Omoni Oboli has done her best work yet on ‘Moms at War’

Omoni Oboli

In Moms at War, the latest collaboration between FilmOne and inkblot productions, box office magnet Omoni Oboli rejoins the team, this time actively involved both on screen and behind the scenes. Not content with her leading lady duties in last year’s lukewarm, My Wife & I, Oboli has for the first time in her career, stepped up to helm a project she didn’t write herself. This decision it seems, makes all the difference.

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Moms at War is a refreshing upgrade from everything Omoni Oboli has done since she embarked on the hugely successful second (or third?) act of her career with 2014’s Being Mrs Elliot. Written by the prolific Naz Onuzo whose credits include The Wedding Party films, Moms at War is a zippy buddy comedy masquerading as a diva off starring Oboli and Funke Akindele, two of Nollywood’s biggest box office attractions. Come for the wish fulfilment display of watching two titans go head to head, but stay for the crackling chemistry that sustains the narration from start to finish, even when it delves into silly, over the top territory. What mother really pours water on a sleeping child to wake them up?

Ebubechukwu (Oboli) and Olaide (Akindele) are two hard striving upper class neighbors residing in a gated community on the Island. Their kids attend the same secondary school but the moms have barely spoken two words to each other in the last two years. Both women are fiercely protective of their kids. So when it turns out that their kids are competitors in school for a single slot to participate in a World Scholars Program, both women competitive in nature, pull out the stops to make sure that the advantage goes to their kid.

The women couldn’t be more different from each other. Ebube is posh while Olaide is an unfinished product of new money. One is a single mother, the other is married. The screenplay hints at but fails to develop their backstories satisfactorily and so the actresses occasionally appear to be playing it by ear. It isn’t much of a stress for Oboli whose Ebube is the straight, uptight one. She has played variations of this character- from Being Mrs Eliott to My Wife & I– in the past and so knows to bring just the right amount of poise expected of a woman trying to hold it all together even when the cracks are widening.

It may seem impossible now but Funke Akindele is actually quite capable of disappearing into another character that isn’t her trademark Jenifa, one of the iconic comedic creations of all time. See Maami where under Tunde Kelani’s disciplined direction, Akindele was able to thrive and demonstrate dramatic chops not seen since her I Need to Know days.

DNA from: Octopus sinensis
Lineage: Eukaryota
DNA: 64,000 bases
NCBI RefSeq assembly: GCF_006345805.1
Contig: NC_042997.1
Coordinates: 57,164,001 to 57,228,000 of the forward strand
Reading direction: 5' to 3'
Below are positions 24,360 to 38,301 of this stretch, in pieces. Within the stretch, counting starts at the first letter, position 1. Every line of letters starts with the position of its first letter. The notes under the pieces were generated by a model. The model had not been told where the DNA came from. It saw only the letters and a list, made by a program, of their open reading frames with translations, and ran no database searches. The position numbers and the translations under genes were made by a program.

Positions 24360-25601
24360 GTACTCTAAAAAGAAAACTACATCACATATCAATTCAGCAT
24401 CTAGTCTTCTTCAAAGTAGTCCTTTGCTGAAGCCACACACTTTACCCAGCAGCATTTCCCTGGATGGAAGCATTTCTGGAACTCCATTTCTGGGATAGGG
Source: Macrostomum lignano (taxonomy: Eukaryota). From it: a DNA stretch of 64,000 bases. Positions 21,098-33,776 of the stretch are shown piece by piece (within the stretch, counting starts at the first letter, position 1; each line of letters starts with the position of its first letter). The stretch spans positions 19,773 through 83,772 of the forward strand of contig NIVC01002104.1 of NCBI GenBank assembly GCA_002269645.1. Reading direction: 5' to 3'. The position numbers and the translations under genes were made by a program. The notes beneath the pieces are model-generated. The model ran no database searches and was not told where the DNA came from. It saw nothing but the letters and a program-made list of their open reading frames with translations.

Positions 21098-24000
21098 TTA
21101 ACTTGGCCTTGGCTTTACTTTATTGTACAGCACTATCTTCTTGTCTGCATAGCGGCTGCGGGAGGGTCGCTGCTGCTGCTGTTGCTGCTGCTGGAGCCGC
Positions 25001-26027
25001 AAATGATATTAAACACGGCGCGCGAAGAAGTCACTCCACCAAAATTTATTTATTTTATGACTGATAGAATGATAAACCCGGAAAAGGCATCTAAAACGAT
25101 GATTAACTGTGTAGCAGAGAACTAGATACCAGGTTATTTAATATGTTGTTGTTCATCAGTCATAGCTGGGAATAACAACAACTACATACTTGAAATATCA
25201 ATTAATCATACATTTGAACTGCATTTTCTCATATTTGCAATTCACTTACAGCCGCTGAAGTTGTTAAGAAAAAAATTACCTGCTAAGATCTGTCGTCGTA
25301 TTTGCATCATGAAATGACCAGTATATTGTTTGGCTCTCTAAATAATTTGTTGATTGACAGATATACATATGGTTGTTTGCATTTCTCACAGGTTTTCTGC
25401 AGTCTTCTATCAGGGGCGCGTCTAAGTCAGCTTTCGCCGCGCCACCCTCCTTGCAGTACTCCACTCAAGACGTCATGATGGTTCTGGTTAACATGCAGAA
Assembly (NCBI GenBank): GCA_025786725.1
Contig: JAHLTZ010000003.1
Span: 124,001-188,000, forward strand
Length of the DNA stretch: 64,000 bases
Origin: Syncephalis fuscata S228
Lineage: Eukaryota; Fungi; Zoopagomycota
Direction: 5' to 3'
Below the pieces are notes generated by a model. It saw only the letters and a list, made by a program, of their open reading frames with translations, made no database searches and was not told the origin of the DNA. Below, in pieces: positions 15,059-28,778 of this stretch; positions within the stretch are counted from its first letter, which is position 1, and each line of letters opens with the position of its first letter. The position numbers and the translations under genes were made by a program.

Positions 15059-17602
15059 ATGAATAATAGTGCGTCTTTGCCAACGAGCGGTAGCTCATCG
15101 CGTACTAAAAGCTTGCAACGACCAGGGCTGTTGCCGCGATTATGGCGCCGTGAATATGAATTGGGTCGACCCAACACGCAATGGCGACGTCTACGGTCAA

In Moms at War, Oboli isn’t as watchful of Akindele who takes advantage of such lapses to flit inconsistently in and out of character. Her Olaide gets some of the hardest hitting punchlines and is likely to elicit some of the biggest laughs, but Akindele can’t help pandering to make this happen. She knows what the audience expects, and she dishes it even when it is surplus to requirement.

Moms at War is a feel good comedy, but it isn’t just that. Some bait and switch occurs when the film becomes a pro-feminist weapon celebrating the beauty of adult female friendships and the fierce determination of mothers hustling for their kids. A teenage romance element introduced is also noteworthy for not being the cringe fest it could have been.

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The moms may be at war but the film really shines as a buddy comedy in which both women are putting moxie together to lift each other up. They get into some bad behavior, get drunk and unleash not just the kids, but the petty in them. In this way, Olaide and Ebubechukwu realize that their differences are merely artificial and they work best when they are united. These sisters thus, begin doing it for themselves.

Akindele and Oboli play off each other so well that when Ebubechukwu hits a bad patch in her marriage, even that God-sanctioned union is secondary to the central relationship between the two women. A happy marriage is great to have, but not as entertaining as watching Akindele and Oboli get up making mischief.

These include putting a husband grabbing skirt on blast, putting a shifty spouse in his place and concocting a far-fetched deal with a Lagos hooker. The story doesn’t always make sense but the actors are all game, and their collective energy powers Moms at War to its richly entertaining conclusion. No surprise if this marks the start of a new franchise.

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